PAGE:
tabular


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tabular

[′tab·yə·lər]
(geology)
Referring to a sedimentary particle whose length is two to three times its thickness.
References in periodicals archive ?
The farm unions opposed the introduction of tabular valuations which, through the use of average values, would probably have under-valued Evans good animals and over-valued poor ones.
"The proposed move to a tabular valuation system fails to acknowledge the weight, conformation or performance characteristics of an animal.
* Mapping Tabular Data Using Geographic Coordinates for Point Locations, or Collected with a Global Positioning System (GPS):
"We needed to build a Parcel Object component that would maintain both spatial and tabular data while tracking spatial changes over time to provide historical versioning as well as provide the ability to view changes to parcel geometry/attributes.
Such an approach is similar to the tabular schedule found on Form 8873, Extraterritorial Income Exclusion, which explicitly permits taxpayers to supply such schedules in place of filling out the form in some circumstances.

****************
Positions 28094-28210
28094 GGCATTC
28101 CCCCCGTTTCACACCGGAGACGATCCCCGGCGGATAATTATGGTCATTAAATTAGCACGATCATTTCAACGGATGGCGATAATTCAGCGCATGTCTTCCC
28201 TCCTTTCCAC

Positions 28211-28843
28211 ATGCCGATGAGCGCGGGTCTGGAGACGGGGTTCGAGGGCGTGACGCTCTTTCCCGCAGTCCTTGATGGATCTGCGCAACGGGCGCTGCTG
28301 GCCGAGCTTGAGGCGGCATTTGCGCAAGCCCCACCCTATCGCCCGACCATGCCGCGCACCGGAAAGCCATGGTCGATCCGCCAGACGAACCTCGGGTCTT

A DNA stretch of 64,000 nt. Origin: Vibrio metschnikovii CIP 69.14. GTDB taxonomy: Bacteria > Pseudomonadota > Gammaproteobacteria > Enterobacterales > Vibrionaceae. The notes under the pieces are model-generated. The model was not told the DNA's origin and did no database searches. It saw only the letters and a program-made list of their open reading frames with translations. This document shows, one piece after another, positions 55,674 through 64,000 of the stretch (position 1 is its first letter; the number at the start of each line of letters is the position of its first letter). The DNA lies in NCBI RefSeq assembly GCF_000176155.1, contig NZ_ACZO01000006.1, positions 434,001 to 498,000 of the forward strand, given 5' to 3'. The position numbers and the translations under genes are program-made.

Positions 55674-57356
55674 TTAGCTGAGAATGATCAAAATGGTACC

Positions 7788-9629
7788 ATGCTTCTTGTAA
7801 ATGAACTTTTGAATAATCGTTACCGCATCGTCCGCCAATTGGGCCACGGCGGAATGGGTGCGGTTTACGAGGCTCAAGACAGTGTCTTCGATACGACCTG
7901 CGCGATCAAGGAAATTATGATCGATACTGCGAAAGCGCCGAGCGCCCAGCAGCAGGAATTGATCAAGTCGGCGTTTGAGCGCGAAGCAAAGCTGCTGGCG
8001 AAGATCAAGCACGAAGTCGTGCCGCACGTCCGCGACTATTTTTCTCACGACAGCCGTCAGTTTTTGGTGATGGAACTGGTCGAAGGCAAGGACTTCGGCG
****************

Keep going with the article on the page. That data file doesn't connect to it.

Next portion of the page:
A major strength and advantage of GIS technology is the dynamic linkage between tabular and spatial data.
According to Ides, standard single-point (monotonic) properties, as given on typical tabular datasheets, can be useful for initial material selection.
The Information Services Division of The Dialog Corporation has announced that it has launched DataStar WebCharts, a new tabular display feature on DataStar aimed at helping users in the pharmaceutical sector to create tabular charts from their search results.
An additional feature of the model is a routine that enables comparisons of input and output of several model runs in tabular form.
* Tabular presentation of fair value information and contract terms relevant to determining a company's future cash flows, categorized by expected maturity dates.